Nearly 14 percent of children in Oregon's foster care system experience three or more changes in foster placements as they grow up, according to the Department of Human Services. Some counties have placement instability rates of 20 percent and higher, despite a national standard of 13 percent or less.
Each new move confirms to the child that the key problem is THEM, not their parents, social services or the system. It is no wonder then that these same children exhibit a great difficulty in establishing close or intimate relationships as adults or develop a poor sense of self.

So how do we improve the foster care system? As with most such issues, the best solution is prevention. Unfortunately, during this era in which people with problems are blamed for HAVING the problems, I fear we lack the political will to implement the necessary changes.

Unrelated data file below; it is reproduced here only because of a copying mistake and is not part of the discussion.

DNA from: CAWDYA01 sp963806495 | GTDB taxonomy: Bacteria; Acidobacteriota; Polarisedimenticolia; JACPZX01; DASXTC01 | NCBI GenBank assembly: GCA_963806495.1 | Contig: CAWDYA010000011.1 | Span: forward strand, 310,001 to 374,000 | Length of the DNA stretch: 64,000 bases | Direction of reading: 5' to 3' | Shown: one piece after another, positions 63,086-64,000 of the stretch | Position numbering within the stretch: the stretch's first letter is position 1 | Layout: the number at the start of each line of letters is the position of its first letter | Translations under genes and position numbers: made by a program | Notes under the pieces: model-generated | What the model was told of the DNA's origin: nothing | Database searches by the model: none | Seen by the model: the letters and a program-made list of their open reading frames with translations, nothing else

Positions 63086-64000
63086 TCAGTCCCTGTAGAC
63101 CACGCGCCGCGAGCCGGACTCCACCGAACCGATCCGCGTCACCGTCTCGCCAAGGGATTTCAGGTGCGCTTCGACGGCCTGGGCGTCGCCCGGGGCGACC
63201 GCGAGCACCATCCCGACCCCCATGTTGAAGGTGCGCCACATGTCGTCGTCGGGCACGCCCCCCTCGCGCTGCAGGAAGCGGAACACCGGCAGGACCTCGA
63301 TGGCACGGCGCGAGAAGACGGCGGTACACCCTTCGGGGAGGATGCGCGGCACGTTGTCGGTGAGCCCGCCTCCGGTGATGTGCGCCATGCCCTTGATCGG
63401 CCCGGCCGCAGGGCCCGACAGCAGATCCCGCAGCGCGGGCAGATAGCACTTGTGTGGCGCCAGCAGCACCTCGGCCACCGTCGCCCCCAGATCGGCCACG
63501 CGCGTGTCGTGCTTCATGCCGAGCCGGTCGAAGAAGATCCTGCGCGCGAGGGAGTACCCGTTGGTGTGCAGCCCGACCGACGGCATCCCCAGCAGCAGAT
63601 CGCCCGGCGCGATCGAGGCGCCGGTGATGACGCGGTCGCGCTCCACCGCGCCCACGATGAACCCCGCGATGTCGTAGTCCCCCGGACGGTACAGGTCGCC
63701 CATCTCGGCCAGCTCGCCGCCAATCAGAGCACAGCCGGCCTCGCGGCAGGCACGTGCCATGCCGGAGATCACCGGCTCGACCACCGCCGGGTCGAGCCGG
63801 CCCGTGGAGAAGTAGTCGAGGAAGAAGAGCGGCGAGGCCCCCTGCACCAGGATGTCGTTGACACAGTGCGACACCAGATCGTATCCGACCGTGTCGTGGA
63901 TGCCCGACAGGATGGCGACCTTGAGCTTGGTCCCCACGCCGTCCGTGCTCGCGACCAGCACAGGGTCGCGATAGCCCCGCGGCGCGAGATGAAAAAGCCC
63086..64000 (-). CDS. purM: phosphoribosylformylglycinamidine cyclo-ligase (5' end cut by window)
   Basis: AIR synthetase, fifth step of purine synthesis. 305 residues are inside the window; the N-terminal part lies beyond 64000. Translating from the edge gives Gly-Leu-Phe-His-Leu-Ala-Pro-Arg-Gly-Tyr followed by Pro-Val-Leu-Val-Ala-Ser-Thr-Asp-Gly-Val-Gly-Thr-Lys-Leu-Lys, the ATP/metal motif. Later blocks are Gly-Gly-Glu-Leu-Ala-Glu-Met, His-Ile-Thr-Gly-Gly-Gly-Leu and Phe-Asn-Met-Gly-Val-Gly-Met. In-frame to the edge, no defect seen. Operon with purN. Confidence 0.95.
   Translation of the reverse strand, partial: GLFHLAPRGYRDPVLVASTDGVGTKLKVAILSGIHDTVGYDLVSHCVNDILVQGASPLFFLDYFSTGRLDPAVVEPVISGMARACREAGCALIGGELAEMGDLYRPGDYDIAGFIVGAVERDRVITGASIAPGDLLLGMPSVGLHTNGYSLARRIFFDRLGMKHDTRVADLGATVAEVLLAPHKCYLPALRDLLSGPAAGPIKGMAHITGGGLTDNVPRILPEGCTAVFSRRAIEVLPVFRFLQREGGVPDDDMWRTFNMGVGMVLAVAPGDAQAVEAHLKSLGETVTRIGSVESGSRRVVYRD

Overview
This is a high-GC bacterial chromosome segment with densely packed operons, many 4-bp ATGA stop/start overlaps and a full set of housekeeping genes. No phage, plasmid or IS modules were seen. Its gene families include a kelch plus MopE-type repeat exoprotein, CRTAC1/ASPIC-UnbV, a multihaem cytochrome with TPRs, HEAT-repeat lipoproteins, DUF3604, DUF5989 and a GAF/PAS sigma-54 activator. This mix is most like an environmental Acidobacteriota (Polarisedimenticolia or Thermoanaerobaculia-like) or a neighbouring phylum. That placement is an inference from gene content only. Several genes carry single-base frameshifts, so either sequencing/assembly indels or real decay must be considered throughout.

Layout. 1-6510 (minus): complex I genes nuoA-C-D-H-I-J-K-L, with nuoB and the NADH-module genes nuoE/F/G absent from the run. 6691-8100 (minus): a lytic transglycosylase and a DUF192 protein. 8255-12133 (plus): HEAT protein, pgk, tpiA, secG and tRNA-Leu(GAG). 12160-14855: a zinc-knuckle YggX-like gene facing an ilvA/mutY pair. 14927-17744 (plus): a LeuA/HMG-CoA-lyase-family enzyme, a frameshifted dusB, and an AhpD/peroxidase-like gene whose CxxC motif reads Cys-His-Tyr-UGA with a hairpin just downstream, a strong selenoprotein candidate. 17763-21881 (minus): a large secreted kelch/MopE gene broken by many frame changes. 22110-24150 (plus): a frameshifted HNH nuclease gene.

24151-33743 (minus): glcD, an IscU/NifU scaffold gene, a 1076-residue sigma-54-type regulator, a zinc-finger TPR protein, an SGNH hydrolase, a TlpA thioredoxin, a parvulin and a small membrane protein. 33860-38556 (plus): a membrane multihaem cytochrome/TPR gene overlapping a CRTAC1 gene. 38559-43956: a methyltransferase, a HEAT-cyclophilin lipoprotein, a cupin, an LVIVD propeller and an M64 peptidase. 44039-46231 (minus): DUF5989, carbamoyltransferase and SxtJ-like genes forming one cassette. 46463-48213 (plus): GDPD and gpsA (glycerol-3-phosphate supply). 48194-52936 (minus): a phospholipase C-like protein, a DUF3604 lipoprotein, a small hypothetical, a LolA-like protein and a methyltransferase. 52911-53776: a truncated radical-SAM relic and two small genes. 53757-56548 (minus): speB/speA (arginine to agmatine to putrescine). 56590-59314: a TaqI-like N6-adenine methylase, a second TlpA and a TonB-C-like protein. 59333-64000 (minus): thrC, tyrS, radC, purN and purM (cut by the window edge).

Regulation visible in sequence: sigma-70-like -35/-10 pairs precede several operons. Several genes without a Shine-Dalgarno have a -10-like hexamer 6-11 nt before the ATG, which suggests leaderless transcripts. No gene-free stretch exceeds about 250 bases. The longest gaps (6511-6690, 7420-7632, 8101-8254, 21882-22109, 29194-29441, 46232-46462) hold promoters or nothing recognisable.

What we genuinely need to focus on includes
  • Fighting poverty;
  • Providing greater emphasis and funding for our educational and health care systems;
  • Implementing Living Wages;
  • Increasing unemployment benefits and job retraining programs;
  • Developing better parenting and anger management classes that will provided free to anyone who needs them; and
  • Creating a society in which each person feels respected and valued.
When you think about it, the solution is really straightforward and simple. We need to value people over things and accomplishments over accumulation.

Why must our society always take the simple and make it uncompromisingly difficult?

One Example of Hypocrisy

As I mentioned yesterday in "Censorship is Alive & Well", the owner of The Big Picture blog seems to be something of a hypocrite. Here's another example:
Isn't the Left Supposed to Be in Favor of Free Speech?

Sometimes it seems like that’s all you ever hear from the Left, is how much someone’s free speech is being violated. So what’s up with all this pie-throwing?